In ancient times, the forests of Europe were said to be so vast that (reputedly) a squirrel could travel from one end of a country to another without having to come down from the tops of the trees. Europe was once covered in trees from the Arctic Ocean to the Mediterranean Sea.
The ancient ancestors took nature at heart, and they were in frequent contact with one another. Olden travellers claimed to see (supernatural) forest civilisations, magical fauna, and mythical plants.
To the ancient Greeks and Romans, trees were thought to be inhabited by female spirits called Dryad (in oak trees) or Meliae (in ash trees). In Greek drys signifies ‘Oak’ from an Indo-European root *derew(o)- 'tree’ or 'wood’. In Scottish folklore a friendly tree spirit, called the Ghillie Dhu, helps lost children find their way home. Japan is home to a rich tradition encompassing various tree spirits, generally called Kodama. Traditionally, foresters made offerings to the Kodama before cutting a tree down.
Trees are believed to possess mystical powers and spirits. The ancients had a deep respect for the spirits of the forest. The superstition “touch wood” to guard against bad luck reverts back to the Dark Ages, when trees were considered to be the link between the upper and lower worlds and were not just inert objects to be taken for granted. It is also believed that trees can carry messages to and from other spiritual worlds.
According to ancient myths, trees were mankind’s ancestors, providing man with a link to the spirits of ancestors as well as doorways into other realms. According to Norse mythology, the first man was made from an ash tree. The first woman was made from a rowan tree or elm, according to similar myths.
For the Celts, the oak tree was the most sacred one of all. They called this tree “daur” which is the origin of the word “door”, the oak providing a doorway to the world in which faeries dwelled. Many legends tell of how after falling asleep under an oak tree, people would wake up in the realm of the faeries.
Folkloric properties of trees:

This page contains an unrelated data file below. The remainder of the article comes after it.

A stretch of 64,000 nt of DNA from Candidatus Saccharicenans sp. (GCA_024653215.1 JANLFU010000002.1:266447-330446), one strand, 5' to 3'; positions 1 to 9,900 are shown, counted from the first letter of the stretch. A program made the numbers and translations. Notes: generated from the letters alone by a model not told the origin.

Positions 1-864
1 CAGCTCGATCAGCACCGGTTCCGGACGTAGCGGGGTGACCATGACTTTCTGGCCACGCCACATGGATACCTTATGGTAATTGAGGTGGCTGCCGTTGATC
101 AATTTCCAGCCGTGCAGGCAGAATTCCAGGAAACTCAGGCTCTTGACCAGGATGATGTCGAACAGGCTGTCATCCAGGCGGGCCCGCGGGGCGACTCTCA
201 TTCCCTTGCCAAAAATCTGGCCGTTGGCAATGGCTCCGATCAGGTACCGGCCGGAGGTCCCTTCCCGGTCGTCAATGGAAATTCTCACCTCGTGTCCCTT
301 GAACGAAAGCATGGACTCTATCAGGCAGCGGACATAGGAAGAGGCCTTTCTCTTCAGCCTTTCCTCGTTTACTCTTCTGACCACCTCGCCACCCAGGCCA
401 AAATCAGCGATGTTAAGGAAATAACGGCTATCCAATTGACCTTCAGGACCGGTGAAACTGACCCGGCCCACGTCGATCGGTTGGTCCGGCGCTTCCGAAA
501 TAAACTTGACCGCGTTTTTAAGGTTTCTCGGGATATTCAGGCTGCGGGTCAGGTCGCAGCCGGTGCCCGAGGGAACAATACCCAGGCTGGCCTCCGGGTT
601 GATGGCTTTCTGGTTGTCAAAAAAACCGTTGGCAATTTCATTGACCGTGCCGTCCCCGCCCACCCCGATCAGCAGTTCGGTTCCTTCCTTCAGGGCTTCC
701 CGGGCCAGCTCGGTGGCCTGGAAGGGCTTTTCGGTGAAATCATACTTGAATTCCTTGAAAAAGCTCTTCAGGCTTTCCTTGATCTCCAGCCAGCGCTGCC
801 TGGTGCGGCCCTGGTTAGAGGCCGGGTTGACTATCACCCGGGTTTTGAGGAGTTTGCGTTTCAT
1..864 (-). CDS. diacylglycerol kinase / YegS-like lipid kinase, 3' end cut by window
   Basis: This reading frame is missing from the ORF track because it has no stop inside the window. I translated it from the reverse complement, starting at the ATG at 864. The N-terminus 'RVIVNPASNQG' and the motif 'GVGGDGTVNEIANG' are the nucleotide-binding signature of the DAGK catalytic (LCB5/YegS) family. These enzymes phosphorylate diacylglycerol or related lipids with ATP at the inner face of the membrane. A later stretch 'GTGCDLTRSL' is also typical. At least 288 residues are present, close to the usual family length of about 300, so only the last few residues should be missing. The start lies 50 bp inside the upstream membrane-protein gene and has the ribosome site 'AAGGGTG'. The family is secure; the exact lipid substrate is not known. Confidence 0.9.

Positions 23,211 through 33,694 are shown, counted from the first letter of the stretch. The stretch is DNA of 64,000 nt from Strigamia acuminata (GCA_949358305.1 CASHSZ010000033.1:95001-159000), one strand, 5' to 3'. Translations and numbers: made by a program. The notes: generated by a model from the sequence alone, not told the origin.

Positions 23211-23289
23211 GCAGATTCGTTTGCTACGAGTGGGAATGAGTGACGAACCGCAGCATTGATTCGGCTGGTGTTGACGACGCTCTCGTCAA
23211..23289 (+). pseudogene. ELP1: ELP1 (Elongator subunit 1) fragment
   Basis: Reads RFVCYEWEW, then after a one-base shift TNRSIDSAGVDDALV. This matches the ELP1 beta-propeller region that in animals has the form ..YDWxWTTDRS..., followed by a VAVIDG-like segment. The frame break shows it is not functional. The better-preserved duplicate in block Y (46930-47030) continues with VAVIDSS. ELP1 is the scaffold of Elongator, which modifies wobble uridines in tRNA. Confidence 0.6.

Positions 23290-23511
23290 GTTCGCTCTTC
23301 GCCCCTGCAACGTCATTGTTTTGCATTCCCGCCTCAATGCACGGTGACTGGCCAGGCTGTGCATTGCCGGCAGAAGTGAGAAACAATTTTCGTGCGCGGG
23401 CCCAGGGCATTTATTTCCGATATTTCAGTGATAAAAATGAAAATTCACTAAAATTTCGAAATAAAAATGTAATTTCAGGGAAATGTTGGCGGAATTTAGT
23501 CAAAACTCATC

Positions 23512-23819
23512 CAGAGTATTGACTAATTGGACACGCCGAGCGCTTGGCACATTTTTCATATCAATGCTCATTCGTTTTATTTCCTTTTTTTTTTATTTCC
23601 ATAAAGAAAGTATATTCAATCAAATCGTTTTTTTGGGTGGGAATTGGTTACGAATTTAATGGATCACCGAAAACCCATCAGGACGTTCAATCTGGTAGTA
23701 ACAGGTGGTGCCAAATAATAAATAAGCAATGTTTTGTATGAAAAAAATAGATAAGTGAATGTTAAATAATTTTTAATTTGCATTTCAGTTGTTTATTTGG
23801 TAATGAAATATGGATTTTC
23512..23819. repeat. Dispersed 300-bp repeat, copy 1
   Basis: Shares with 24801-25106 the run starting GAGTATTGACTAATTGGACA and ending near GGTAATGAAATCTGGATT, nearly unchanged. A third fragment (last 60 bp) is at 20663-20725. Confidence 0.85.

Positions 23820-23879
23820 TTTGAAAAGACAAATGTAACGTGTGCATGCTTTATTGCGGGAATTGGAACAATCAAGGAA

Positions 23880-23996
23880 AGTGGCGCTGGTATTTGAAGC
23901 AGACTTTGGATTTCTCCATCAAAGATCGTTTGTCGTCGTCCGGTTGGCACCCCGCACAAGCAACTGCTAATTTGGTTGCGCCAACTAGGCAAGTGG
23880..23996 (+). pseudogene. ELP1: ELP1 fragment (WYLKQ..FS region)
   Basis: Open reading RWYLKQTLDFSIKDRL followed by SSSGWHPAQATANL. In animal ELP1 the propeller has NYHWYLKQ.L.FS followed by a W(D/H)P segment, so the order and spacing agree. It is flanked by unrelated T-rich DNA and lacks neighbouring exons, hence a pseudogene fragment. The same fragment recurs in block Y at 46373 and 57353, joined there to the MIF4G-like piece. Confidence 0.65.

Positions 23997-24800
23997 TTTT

Rowan - In many parts of Europe, the rowan tree was believed to protect against evil. Pieces of rowan were carried by people to ward of evil spirits and protect them against witchcraft. Crosses would be made from rowan twigs and sewn into the lining of coats, hung in houses or fastened to cattle as a way to protect themselves and animals from evil spells.
Birch - Long associated with fertility and healing magic, new beginnings, purification, protection, creativity, fertility & birth. It was known as ‘The Lady of the Woods’. Birch twigs were used to bestow fertility on cattle and newlyweds, and children’s cradles were made from its wood. Birch is one of the first trees to grow on bare soil and thus it births the entire forest.
Elder - The druids used it both bless and curse. Standing under an elder tree at Midsummer, like standing in a Fairy Ring of mushrooms, will help you see the “little people.” Elder wands can be used to drive out evil spirits or thought forms. Music on panpipes or flutes of elder have the same power as the wand.
Hazel - Hazel, The Tree of Immortal Wisdom has applications for manifestation, spirit contact, protection, prosperity, divination-dowsing, dreams, wisdom-knowledge, marriage, fertility, intelligence, inspiration. Hazel is a tree that is sacred to the fae folk and a wand of hazel can be used to call the fae. It is also used for poetic inspiration.
The Holly King & The Oak King
The Holly King represents one half of the year, while the other is personified by his counterpart and adversary the Oak King: the two battle endlessly as the seasons turn. These pairs are seen as the dual aspects of the male Earth deity, one ruling the waxing year, the other ruling the waning year.